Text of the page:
There are no nearby secondary schools. Distance education or boarding schools are the options.[20]

Facilities[edit]

Facilities available in Chillagoe include:

Amenities[edit]

The Mareeba Shire Council operates a public library in Chillagoe at The Hub, 21-23 Queen Street.[25]

The Catholic Church is at 24-28 Queen Street. It is dedicated to St Nicholas of Tolentino and Blessed Mother Mary of the Cross. It is within the Chillagoe Parish of the Roman Catholic Diocese of Cairns.[26]

Chillagoe Town Hall is a public hall (17°09′18″S 144°31′25″E / 17.1549°S 144.5235°E / -17.1549; 144.5235 (Chillagoe Town Hall)).[22]

Chillagoe Hotel Motel provides meals and accommodation (17°09′08″S 144°31′20″E / 17.1522°S 144.5223°E / -17.1522; 144.5223 (Chillagoe Hotel Motel)).[27]

Attractions[edit]

Woothakata is a property on beautiful Chillagoe creek named after the Shire of Woothakata of which Chillagoe was once part. Woothakata is an Aboriginal word which describes the way Aborigines traveled to Ngarrabullgan/Mount Mulligan, an important meeting place.

The heritage-listed Chillagoe smelters, the cemetery and the many old mines attract history buffs to the area.

References[edit]

  1. ^ a b c Australian Bureau of Statistics (27 June 2017). "Chillagoe (SSC)". 2016 Census QuickStats. Retrieved 20 October 2018. Edit this at Wikidata
  2. ^ "Chillagoe – town in Shire of Mareeba (entry 7067)". Queensland Place Names. Queensland Government. Retrieved 28 December 2020.
  3. ^ "Chillagoe – locality in Shire of Mareeba (entry 48570)". Queensland Place Names. Queensland Government. Retrieved 28 December 2020.
  4. ^ The Chillagoe Railway and Mining Company Ellis, R.F. Australian Railway Historical Society Bulletin December 1976; January–April, 1977 pp 270-291; 16-23; 36-48; 62-81
  5. ^ Bolton, G.C. (1975) A Thousand Miles Away: A History of North Queensland to 1920, Australian National University Press, ISBN 0-7081-0091-0
  6. ^ Frew, Joan (1981) Queensland Post Offices 1842-1980 and Receiving Offices 1869-1927, p. 235. Fortitude Valley, Queensland: published by the author, ISBN 0-9593973-0-2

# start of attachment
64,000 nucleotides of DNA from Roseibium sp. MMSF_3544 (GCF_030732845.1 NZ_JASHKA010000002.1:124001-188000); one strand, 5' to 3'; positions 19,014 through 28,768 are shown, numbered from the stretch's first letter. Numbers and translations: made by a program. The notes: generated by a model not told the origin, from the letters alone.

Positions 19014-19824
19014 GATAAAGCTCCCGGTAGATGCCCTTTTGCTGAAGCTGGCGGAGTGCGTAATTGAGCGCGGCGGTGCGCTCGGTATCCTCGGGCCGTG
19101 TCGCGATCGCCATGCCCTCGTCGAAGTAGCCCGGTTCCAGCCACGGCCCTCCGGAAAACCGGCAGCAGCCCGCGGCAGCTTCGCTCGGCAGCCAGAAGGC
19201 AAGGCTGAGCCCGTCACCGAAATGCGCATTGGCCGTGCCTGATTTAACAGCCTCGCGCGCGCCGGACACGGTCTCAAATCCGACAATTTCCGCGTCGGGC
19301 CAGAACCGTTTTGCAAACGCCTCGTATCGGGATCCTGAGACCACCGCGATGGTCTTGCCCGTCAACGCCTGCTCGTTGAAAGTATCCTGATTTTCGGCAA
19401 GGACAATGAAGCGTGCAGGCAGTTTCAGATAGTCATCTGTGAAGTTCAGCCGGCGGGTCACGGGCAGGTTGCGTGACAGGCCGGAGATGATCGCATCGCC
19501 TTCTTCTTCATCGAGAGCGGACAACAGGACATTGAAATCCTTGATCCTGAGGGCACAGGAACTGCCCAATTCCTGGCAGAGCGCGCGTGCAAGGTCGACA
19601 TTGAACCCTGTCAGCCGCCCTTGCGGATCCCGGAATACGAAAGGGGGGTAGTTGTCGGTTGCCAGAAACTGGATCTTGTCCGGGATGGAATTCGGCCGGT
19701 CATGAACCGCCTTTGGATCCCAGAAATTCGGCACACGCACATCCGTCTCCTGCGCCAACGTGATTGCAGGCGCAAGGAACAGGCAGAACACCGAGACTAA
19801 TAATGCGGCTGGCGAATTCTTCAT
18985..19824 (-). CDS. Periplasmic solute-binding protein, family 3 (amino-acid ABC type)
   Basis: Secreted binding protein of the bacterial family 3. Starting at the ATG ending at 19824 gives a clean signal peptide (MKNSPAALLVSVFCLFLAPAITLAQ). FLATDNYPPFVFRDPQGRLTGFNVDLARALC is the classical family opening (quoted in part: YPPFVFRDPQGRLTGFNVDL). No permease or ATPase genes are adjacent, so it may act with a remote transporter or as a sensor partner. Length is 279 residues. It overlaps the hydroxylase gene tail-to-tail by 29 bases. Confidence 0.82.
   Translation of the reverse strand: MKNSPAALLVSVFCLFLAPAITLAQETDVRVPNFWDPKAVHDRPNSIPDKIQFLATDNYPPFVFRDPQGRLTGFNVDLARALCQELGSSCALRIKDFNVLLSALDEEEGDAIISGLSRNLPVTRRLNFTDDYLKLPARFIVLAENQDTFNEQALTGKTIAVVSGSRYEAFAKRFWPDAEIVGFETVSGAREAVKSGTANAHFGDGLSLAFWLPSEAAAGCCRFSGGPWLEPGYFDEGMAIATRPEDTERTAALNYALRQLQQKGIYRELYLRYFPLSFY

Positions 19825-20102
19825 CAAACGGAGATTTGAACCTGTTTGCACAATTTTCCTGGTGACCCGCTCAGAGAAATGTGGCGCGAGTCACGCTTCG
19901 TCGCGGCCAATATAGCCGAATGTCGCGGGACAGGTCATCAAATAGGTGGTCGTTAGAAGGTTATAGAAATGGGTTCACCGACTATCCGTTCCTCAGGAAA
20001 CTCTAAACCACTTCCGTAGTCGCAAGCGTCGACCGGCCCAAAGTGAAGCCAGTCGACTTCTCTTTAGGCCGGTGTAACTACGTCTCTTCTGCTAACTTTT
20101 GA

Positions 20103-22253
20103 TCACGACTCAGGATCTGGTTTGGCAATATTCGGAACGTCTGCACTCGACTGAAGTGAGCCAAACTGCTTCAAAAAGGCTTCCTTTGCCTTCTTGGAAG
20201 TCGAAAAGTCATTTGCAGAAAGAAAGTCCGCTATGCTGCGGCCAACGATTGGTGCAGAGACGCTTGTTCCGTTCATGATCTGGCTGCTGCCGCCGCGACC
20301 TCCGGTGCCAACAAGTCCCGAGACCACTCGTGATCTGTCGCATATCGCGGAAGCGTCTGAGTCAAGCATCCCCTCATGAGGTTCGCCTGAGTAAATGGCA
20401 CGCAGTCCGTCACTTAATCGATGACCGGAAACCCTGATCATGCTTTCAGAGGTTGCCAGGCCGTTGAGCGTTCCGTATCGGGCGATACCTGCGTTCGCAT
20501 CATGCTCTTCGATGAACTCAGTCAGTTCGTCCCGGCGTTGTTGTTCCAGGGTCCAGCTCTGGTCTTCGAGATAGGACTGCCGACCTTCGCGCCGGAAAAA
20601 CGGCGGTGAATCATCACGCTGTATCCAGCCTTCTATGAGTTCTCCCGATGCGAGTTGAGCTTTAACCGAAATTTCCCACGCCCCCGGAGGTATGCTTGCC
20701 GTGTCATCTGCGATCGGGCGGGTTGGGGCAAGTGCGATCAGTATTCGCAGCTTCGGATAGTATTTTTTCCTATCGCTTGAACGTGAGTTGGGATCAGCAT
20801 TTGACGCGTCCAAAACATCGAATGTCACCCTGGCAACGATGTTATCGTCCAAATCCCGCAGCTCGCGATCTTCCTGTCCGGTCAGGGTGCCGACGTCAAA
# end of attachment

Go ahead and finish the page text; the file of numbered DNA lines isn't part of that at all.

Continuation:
7. ^ a b c d e f g h i j k l Queensland Family History Society (2010), Queensland schools past and present (Version 1.01 ed.), Queensland Family History Society, ISBN 978-1-921171-26-0
  8. ^ "Opening and closing dates of Queensland Schools". Queensland Government. Retrieved 18 April 2019.
  9. ^ "Queensland Public Libraries Statistical Bulletin 2016-2017" (PDF). Public Libraries Connect. State Library of Queensland. November 2017. Archived (PDF) from the original on 30 January 2018. Retrieved 30 January 2018.
  10. ^ Australian Bureau of Statistics (25 October 2007). "Chillagoe (L) (Urban Centre/Locality)". 2006 Census QuickStats. Retrieved 27 January 2007.
  11. ^ "Mareeba Shire". Queensland Places. University of Queensland. Archived from the original on 2 March 2020. Retrieved 2 March 2020.
  12. ^ Australian Bureau of Statistics (31 October 2012). "Chillagoe (SSC)". 2011 Census QuickStats. Retrieved 11 June 2016. Edit this at Wikidata
  13. ^ "Chillagoe Smelters (entry 600675)". Queensland Heritage Register. Queensland Heritage Council. Retrieved 14 July 2013.
  14. ^ "Mungana Archaeological Area (entry 700001)". Queensland Heritage Register. Queensland Heritage Council. Retrieved 14 July 2013.
  15. ^ "Heliports and landing grounds - Queensland". Queensland Open Data. Queensland Government. 22 October 2020. Archived from the original on 16 November 2020. Retrieved 3 November 2020.
  16. ^ a b c d "Railway stations and sidings - Queensland". Queensland Open Data. Queensland Government. 2 October 2020. Archived from the original on 5 October 2020. Retrieved 5 October 2020.
  17. ^ "State and non-state school details". Queensland Government. 9 July 2018. Archived from the original on 21 November 2018. Retrieved 21 November 2018.
  18. ^ "Chillagoe State School". Archived from the original on 9 August 2013. Retrieved 21 November 2018.
  19. ^ "ACARA School Profile 2018". Australian Curriculum, Assessment and Reporting Authority. Archived from the original on 27 August 2020. Retrieved 28 January 2020.
  20. ^ "Queensland Globe". State of Queensland. Retrieved 25 January 2021.
  21. ^ a b c "Emergency services facilities - Queensland". Queensland Open Data. Queensland Government. 18 November 2020. Archived from the original on 24 November 2020. Retrieved 24 November 2020.
  22. ^ a b "Building points - Queensland". Queensland Open Data. Queensland Government. 17 November 2020. Archived from the original on 25 November 2020. Retrieved 25 November 2020.
  23. ^ "Landmark Areas - Queensland". Queensland Open Data. Queensland Government. 18 November 2020. Archived from the original on 21 November 2020. Retrieved 21 October 2020.
  24. ^ a b "Cemetery Areas - Queensland". Queensland Open Data. Queensland Government. 12 November 2020. Archived from the original on 15 November 2020. Retrieved 12 November 2020.
  25. ^ "Chillagoe Library". Public Libraries Connect. State Library of Queensland. 23 August 2016. Archived from the original on 30 January 2018. Retrieved 30 January 2018.
  26. ^ "Chillagoe Parish". Roman Catholic Diocese of Cairns. Archived from the original on 18 November 2020. Retrieved 18 November 2020.
  27. ^ "Building areas - Queensland". Queensland Open Data. Queensland Government. 17 November 2020. Archived from the original on 17 November 2020. Retrieved 17 November 2020.

External links[edit]